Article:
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Cablegate: Icelandic Traveler Detained by Dhs in New York Creates

VZCZCXYZ0018
RR RUEHWEB

DE RUEHRK #0336 3471845
ZNR UUUUU ZZH
R 131845Z DEC 07
FM AMEMBASSY REYKJAVIK
TO RUEHC/SECSTATE WASHDC 3511
INFO RUEHCP/AMEMBASSY COPENHAGEN 0358
RHMFIUU/US CUSTOMS AND BORDER PROTECTION WASHINGTON DC
RHMFIUU/DEPT OF HOMELAND SECURITY WASHINGTON DC
RUEAORD/BICE ASAC JFK NEW YORK NY
RHMFIUU/HQ BICE WASHINGTON DC
RHMFIUU/HOMELAND SECURITY CENTER WASHINGTON DC

UNCLAS REYKJAVIK 000336

SIPDIS

SIPDIS

STATE FOR EUR/PPD AND EUR/NB; CA/VO/P AND CA/VO/F/P
COPENHAGEN FOR DHS: KLUGMAN

E.O. 12958: N/A
TAGS: CVIS KHLS PREL KPAO IC
SUBJECT: ICELANDIC TRAVELER DETAINED BY DHS IN NEW YORK CREATES
MEDIA FIRESTORM; FOREIGN MINISTER CALLS IN AMBASSADOR


1. Summary: Erla Osk Arnardottir, an Icelandic women traveling to
New York for holiday shopping, was detained in New York December
9-10 by the Department of Homeland Security for a Visa Waiver
Program violation. She was returned to Iceland on the next
available flight after spending the night in a jail-like detention
facility and being transported to and from the airport in shackles
and chains. When she returned home, Ms. Arnardottir posted her
unpleasant experiences on a local blog, which was immediately picked
up by the media. With the press railing for action, the Minister of
Foreign Affairs called the Ambassador into her office today to ask
for an official apology. (reported SEPTEL) End Summary.

2. Erla Osk Arnardottir left Keflavik Sunday evening December 9 in
the first class cabin of a New York-bound flight. Upon her arrival
at JFK she proceeded to Customs and Border Protection (CBP) control
where, after her documents were checked, she was removed to a
secondary area. CPB authorities told post that Ms. Arnardottir was
denied entry under into the United States under the Visa Waiver
Program because she had overstayed her visa by three weeks in
December 1994. Ms. Arnardottir claims that she had entered the
United States several times under the VWP after the 1994 overstay
without hinderance, and that she did not know and was never informed
that she needed to apply for a visa to travel the U.S.

3. According to CBP authorities, contacted by the Embassy, Ms.
Arnardottir was held in the secondary investigation area of JFK for
several hours and then transferred to a temporary holding cell for
two additional hours. Since the next available return flight to
Iceland was not until the evening of the next day (8:00 pm, December
10), Ms. Arnardottir was then transfered to the custody of the
Detentions and Removal Operations Office (DRO) of the Immigration
and Custom Enforcement (ICE) for overnight detention. According to
Ms. Arnardottir, her legs were chained and hands cuffed before she
was transported to a detention facility in New Jersey. At the
detention facility, Ms. Arnardottir reported that she was
fingerprinted, photographed, medically examined, physically
searched, asked highly personal questions and placed in a jail cell
for the rest of the night. Although promised the use of a phone and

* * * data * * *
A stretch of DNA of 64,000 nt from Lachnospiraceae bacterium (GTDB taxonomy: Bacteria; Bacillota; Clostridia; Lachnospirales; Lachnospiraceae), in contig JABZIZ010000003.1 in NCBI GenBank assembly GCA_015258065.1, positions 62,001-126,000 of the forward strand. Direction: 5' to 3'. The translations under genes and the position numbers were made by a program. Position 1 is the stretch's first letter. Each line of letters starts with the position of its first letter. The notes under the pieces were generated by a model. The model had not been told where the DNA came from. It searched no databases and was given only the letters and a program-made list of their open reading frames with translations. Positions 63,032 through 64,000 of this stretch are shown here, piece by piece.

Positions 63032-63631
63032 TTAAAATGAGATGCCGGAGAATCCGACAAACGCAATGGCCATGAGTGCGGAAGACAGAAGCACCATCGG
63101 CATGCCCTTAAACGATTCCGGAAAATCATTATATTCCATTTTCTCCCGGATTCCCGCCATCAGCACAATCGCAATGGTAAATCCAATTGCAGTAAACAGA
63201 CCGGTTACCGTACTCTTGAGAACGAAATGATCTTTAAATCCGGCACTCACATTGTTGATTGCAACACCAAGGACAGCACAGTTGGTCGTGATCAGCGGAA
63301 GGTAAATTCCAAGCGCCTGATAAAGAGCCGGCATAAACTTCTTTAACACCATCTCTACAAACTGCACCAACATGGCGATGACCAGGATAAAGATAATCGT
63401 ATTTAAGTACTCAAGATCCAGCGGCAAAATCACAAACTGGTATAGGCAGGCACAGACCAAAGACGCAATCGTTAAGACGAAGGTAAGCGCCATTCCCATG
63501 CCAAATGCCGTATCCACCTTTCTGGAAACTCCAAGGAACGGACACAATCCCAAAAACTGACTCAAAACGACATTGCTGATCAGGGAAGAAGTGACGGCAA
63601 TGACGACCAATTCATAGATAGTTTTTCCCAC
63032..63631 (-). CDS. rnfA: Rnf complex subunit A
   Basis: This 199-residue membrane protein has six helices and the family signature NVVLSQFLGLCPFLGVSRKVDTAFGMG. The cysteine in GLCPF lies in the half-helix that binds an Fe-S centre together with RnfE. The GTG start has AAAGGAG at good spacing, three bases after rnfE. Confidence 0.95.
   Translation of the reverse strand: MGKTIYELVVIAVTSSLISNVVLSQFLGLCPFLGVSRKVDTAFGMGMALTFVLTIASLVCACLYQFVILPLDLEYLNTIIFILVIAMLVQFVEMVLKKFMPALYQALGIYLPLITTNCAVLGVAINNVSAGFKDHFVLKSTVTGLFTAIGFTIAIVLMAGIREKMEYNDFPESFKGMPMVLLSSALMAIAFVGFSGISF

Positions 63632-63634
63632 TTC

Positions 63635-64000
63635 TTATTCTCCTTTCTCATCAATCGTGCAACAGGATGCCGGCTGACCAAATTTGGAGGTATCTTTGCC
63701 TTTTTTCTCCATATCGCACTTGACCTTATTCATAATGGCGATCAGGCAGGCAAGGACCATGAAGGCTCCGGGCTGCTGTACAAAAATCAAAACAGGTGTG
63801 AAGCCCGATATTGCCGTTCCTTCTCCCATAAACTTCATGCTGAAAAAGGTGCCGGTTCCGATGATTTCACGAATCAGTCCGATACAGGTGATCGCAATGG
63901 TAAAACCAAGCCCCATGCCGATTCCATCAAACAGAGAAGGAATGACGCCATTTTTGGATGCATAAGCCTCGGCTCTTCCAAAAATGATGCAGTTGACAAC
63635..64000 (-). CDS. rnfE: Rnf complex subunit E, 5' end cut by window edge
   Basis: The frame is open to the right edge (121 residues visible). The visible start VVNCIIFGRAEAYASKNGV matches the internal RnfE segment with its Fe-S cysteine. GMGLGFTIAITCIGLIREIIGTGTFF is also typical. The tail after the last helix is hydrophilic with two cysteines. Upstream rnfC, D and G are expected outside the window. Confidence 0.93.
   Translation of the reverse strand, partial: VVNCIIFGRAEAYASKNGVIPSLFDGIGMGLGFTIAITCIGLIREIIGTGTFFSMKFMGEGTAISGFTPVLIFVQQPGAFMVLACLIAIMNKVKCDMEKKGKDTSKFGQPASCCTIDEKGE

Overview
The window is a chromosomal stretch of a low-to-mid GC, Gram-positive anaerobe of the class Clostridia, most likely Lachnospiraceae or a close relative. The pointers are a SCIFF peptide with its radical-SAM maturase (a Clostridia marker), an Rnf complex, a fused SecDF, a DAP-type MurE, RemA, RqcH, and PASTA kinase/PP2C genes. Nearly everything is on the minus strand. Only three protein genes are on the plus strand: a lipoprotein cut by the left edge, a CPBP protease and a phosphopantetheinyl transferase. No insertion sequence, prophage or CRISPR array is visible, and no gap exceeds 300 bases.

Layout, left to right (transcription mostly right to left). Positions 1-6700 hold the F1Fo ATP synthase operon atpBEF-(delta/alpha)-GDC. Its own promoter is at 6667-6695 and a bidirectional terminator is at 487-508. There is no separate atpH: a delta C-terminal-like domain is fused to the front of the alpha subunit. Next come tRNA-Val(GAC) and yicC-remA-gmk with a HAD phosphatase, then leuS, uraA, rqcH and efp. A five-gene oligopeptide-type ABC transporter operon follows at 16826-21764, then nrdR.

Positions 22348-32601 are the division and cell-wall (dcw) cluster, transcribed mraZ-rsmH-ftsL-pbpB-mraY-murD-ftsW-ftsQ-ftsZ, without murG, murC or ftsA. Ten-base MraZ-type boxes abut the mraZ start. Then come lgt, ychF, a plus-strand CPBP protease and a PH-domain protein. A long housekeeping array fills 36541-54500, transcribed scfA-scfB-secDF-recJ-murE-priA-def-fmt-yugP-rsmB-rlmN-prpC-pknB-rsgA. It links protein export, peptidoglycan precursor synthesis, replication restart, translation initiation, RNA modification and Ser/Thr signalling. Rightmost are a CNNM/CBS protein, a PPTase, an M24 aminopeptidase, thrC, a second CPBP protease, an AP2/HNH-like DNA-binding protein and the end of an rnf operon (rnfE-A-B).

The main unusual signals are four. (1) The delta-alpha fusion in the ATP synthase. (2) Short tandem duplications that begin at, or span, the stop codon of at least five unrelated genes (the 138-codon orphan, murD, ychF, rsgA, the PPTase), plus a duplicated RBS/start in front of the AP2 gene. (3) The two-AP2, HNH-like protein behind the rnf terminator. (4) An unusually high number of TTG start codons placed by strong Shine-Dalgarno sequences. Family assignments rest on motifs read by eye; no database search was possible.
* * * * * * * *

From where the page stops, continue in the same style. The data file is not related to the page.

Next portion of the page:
the opportunity to contact Icelandic consular officials, her
subsequent requests to do so were denied. The next day she was
transported back to the airport embarkation area in chains and
handcuffs, and not freed until she arrived at the Icelandair gate.

4. The day after her return to Iceland (December 11), Ms.
Arnardottir posted her unpleasant experience on her blogg site, and
within hours over 100 people had responded with words of
encouragement (for her) and anger (towards the U.S.). The Icelandic
media picked up the story December 12 and asked the Embassy for
comment. Post drafted a press statement that was released to the
media. Our Consular Officer contacted post's DHS representative in
Copenhagen and checked the Consular Data base to find out more
information on the case.

5. On December 13, Iceland's paper of record, Morgunbladid, carried
a front page headline and teaser, along with a full page article on
Ms. Arnardottir's detention. The paper also printed the Embassy's
statement. The paper's lead editorial, entitled "Police State?,"
harshly criticized the United States in scathing terms and called
for the Icelandic Foreign Minister to demand an apology from
Secretary Rice.

SIPDIS

6. Post followed up with the DHS representative in Copenhagen today
to identify CPB officials at JFK to contact to find out more
information. Post alerted Consular Affairs and the NB desk of the
incident. Post spoke with CBP officials in Washington and is trying
to contact officials at the New Jersey detention center and
officials from DRO.

7. The Foreign Minister called the Ambassador to the Ministry today
to express outrage and ask for an official apology (SEPTEL). Media
interest in the matter continues to be intense. We need to provide
an official authoritative report to the GOI. Post thanks US
agencies for their help and seeks further input from pertinent
authorities to get this information to GOI as quickly as possible.


van Voorst

© Scoop Media

 
 
 
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